10. It is to be diligently sought after, and meditated upon and lauded at all times; because it is by means of this only, that one may have his salvation from the pains of his age and death, and the evils of ignorance.
11. It is easily to be found, and as easy to be familiarised as a friend; it dwells as the humble bee, in the recess of the lotus-like heart of every body.
12. Uncalled and uninvoked, it appears of itself from within the body;and at a slight call it appears manifest to view. (So the Sruti:—The soul becomes palpable to view).
13. Constant service of and attendance on this all-opulent Lord, never make him proud or haughty, as they do any other rich master to his humble attendants.
14. This Lord is as closely situated in every body, as fragrance and fluidity, are inherent in flowers and sesamum seeds; and as flavour is inseparably connected with liquid substances.
15. It is by reason of our unreasonableness, that we are ignorant of the Intellect, that is situated in ourselves; while our reasoning power serves to manifest it, as a most intimate friend to our sight.
16. As we come to know this Supreme Lord, that is situated in us by our reasoning; we come to feel an ineffable delight in us, as at the sight of a beloved and loving friend.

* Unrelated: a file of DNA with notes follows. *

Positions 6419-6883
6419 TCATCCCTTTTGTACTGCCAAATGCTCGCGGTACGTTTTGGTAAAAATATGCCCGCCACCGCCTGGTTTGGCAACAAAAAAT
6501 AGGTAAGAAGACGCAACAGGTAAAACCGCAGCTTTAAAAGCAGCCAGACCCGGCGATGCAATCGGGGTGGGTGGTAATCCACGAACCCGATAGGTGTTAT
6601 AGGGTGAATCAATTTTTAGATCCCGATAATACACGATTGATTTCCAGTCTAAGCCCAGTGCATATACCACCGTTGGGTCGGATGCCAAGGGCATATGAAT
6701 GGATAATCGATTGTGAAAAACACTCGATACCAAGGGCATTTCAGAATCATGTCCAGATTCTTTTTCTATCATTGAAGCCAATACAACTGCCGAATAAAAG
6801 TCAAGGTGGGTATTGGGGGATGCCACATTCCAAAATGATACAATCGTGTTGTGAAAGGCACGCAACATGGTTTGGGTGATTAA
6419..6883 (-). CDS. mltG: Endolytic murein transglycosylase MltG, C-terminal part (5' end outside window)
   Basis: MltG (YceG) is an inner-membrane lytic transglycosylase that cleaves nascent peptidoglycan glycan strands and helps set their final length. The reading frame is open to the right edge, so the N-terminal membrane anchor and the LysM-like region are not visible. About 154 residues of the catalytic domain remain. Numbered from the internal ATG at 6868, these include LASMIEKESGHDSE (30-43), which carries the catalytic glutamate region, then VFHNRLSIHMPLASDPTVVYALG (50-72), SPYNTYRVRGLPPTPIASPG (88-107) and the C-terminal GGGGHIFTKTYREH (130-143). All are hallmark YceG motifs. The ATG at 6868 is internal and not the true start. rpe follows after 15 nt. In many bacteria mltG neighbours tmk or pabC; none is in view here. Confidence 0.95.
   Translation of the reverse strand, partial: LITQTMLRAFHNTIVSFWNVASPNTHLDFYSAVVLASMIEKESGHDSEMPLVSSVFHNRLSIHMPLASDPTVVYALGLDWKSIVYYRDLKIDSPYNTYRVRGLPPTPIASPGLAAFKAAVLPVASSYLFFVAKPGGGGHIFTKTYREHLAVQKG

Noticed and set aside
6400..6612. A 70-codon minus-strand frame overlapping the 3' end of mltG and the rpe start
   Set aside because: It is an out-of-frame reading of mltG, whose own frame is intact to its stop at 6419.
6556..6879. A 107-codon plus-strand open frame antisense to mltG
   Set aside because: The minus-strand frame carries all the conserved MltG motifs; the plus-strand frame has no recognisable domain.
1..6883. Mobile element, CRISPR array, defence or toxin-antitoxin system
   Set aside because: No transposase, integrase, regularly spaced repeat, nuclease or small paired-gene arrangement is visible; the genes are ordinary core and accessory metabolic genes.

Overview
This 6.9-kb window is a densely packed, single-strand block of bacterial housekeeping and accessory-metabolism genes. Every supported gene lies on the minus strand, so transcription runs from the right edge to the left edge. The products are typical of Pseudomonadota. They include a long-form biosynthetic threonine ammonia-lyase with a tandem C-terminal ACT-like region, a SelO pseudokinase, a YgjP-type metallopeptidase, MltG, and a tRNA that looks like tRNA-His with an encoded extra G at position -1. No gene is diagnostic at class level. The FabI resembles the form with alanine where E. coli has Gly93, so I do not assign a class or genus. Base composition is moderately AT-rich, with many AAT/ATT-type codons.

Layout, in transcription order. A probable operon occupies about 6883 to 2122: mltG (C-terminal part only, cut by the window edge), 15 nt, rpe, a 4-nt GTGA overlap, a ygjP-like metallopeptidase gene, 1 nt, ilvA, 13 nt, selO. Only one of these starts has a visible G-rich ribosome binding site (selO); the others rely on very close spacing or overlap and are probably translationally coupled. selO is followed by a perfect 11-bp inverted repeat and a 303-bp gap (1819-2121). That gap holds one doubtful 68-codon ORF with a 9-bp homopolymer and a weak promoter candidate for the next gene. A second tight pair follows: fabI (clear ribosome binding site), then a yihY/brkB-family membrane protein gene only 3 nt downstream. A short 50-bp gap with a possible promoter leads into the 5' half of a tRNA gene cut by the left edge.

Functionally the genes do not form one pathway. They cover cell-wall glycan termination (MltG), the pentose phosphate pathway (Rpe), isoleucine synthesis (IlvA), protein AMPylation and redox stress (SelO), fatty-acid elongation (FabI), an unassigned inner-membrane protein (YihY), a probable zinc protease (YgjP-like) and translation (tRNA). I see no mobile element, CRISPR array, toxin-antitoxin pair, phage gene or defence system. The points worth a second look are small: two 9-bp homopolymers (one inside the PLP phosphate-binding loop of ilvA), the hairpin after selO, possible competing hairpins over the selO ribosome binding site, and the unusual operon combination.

17. As this dearest friend appears to view, with his benign influence of shedding full bliss about us; we come to the sight of such glorious prospects, as to forget at once all our earthly enjoyments before them.
18. All his fetters are broken loose and fall off from him, and all his enemies are put to an end; whose mind is not perforated by his cravings, like houses dug by the injurious mice.
19. This one in all (to pan) being seen in us, the whole world is seen in Him; and He being heard, every thing is heard in Him: He being felt, all things are felt in Him; and He being present, the whole world is present before us.
20. He wakes over the sleeping world, and destroys the darkness of the ignorant; He removes the dangers of the distressed, and bestows His blessings upon the holy. (So the sruti: suptesujagarti. God never sleeps. Jones. The ever wakeful eyes of Jove. To wake over the sleeping worlds. Iliad).
21. He moves about as the living soul of all, and rejoices as the animal soul in all objects of enjoyment; it is He that glows in all visible objects in their various hues. (Shines in the sun, and twinkles in the stars; blazes in the fire, and blushes in flowers. Pope).